My husband is planning to use joint compound to patch our plaster walls. I recall reading somewhere that this is not a good idea as they are not compatable or something. Also, I hear a great deal about Master of Plaster and how it will stick to any surface. Is this to say that other products will not adhere to paint, etc.? Finally, I would like to skim coat the walls but have NO experience. Is it difficult to get a smooth wall surface?
a follow up to the other discussions, I don't have K+T. I do have some cloth wire where the insulation falls off when you touch it. So I want new wiring and obviously you can't do it the normal way with the walls being solid. The wire needs to be fastened to the surface of the wall. Is there some "conduit" which is apporoaite in finished areas ?Continue
I purchased this foreclosed house in my neighborhood last year. I have always thought of it as a foursquare, as far as layout, hip roof, and dormers. However its not really true to much else I've found, not very square, and fairly large at 3300+ square feet.It was built in 1929 in Bartlett, TNThanks, WillA couple from how we bought it;…Continue
Seller: James Stubbs. 3 Elm Court, Innisfil, Ontario, Canada. L9S1M8tel: 705 999 2150. EMail: email@example.comCreated by master tinsmiths in the Owen Sound area of Ontario shortly after 1867 to celebrate the birth of Canada as a nation. -- Original portion soldered sheet metal. -- Damaged in Hurricane Hazel, Oct. 15, 1954 and removed from building. Specific location not determined. --Repaired by the late Mario of the Copper Shop, Hwy 11 north of Barrie, in 1975, and mounted on Victorian…Continue
Started by James Stubbs in Swaps and Sales Aug 18.
Hello, are they any architectural history buffs out there that can help me with some historical facts about the design of my home? I recently purchased what I believe is 1926 bungalow style craftsman. It's a single story, 750 sq ft., with detached garage and laundry room. It's very original as I have pulled all the permits the city has only dating back to 1950 as that's all they keep. It has had only electrical and pluming updated. Aside from a bathroom and and kitchen update done in 1970 the…Continue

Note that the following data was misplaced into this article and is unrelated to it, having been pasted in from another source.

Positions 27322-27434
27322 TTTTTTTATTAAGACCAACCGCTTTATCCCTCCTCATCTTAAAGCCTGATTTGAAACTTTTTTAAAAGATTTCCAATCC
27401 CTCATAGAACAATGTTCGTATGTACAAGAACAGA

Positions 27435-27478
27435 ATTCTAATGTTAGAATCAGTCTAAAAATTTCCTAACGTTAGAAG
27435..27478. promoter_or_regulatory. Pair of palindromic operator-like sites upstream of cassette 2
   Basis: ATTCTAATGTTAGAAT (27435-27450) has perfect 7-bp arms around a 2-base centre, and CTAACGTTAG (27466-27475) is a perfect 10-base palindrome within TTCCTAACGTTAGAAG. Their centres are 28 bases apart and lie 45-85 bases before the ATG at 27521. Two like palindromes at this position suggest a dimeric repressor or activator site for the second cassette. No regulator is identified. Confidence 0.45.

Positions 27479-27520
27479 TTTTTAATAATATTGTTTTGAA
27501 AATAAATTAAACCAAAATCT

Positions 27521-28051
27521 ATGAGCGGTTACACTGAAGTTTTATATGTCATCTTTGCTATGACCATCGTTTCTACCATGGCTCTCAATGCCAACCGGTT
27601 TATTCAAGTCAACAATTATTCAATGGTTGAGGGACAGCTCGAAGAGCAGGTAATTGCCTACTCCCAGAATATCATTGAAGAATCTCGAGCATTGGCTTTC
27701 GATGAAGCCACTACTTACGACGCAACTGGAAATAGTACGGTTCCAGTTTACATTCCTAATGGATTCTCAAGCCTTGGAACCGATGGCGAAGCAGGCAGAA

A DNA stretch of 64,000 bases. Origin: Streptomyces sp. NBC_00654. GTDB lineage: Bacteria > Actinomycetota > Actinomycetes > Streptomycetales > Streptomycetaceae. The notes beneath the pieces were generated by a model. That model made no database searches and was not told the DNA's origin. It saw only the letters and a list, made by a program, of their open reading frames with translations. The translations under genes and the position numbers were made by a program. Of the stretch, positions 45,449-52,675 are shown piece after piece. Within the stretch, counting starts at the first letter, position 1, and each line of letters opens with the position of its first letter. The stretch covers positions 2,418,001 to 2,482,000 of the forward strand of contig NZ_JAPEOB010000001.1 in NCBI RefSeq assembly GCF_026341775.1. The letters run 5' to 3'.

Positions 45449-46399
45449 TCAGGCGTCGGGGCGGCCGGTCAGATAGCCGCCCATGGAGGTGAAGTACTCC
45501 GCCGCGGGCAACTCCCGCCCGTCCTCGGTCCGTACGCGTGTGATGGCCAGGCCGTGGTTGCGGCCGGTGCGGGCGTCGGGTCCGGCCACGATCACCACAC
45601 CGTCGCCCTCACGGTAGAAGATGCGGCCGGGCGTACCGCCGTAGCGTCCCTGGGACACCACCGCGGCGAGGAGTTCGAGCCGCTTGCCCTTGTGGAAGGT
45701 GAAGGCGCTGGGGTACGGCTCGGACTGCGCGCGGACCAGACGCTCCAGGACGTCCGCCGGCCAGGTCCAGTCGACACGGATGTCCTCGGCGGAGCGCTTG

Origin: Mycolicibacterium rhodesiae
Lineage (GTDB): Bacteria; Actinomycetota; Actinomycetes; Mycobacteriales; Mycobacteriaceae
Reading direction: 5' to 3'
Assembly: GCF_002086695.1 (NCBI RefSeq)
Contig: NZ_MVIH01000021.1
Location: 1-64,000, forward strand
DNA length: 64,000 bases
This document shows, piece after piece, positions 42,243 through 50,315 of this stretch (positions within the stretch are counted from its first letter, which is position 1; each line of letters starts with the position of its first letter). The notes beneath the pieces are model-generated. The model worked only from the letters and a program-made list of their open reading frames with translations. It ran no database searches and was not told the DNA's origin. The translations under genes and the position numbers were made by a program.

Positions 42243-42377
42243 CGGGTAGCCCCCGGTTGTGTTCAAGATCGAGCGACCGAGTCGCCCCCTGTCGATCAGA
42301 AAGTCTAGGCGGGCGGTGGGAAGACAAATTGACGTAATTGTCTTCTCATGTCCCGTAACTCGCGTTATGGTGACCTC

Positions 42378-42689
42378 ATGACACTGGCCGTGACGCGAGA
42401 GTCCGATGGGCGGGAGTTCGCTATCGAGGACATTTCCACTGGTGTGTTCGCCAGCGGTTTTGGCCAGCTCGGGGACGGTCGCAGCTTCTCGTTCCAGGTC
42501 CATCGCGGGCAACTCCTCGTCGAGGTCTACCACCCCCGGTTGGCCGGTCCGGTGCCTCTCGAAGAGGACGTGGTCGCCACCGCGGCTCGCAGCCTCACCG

Started by James S in Old Houses: 1900-1945 Aug 12.
Hi there-In case you haven't seen this floating around social media, I thought I'd post it here. It's our latest quiz to test your knowledge on old house styles. It's short and fun. Give it a try!http://www.oldhouseonline.com/test-your-knowledge/Best,Emily (Old House Journal production editor)Continue
Started by Emily O'Brien in The Old-House Attic Aug 12.
With the Shingle Style coming at the end of the Victorian period and right before the A & C movement, I am having trouble finding images of period-correct lighting. My house is 1903 and both house styles can be seen in it. I'd love to find illustrations or interior photos of historic, shingle styles homes. Thank you!Continue
Hi have any of you ever come across a house with a basement parlor , our house an 1888 queen Anne has a basement parlor with faux marble slate fireplace plaster walls basemouldings and big picture rails the floor was wood I believe pine in normal floor six boards not wide plank and this room also has its own stairs from the front hall the other basement rooms had there own stairs from the kitchen , that came down to the laundry / summer kitchen and access to boiler room , so this parlor room…Continue
I have finally reached the point of not being able to stand the unfinished heart pine, or perhaps doug fir, kitchen floor in our 1903 Queen Anne home. We uncovered the original floor way back in 1998 when we bought the house and removed layers of plywood, vinyl, and linoleum. We were forced to remove all the layers due to previous tenants leaving dogs in our kitchen. After removing all the layers and exposing the original wood floor we chose to leave the wood floor exposed so it could dry…Continue
Whether your house has a basement, a crawl space, or a root cellar, any space below grade is subject to water infiltration and its damaging effects. Let’s look at how to keep the water (and damp) out.
By Mary Ellen PolsonContinue
Posted by Emily O'Brien on August 24, 2016 at 3:59pm
Our new lakefront cottage has a vintage look and I am trying to decide if an Arts & Crafts look or a Coastal look is more appropriate. I think an Arts & Crafts look is tougher to pull off but I really respect and admire that style. A coastal look may be more suitable to something that is lakefront and is easier with all that wicker and white paint. Any thoughts? I have attached a picture of the front. …Continue
I have turn of the early 1900's "replacement" windows and good old aluminum storms. Drinking straws make wonderful, easily removed gaskets. They even fit in the storm window bottoms. When I close a window, its tight!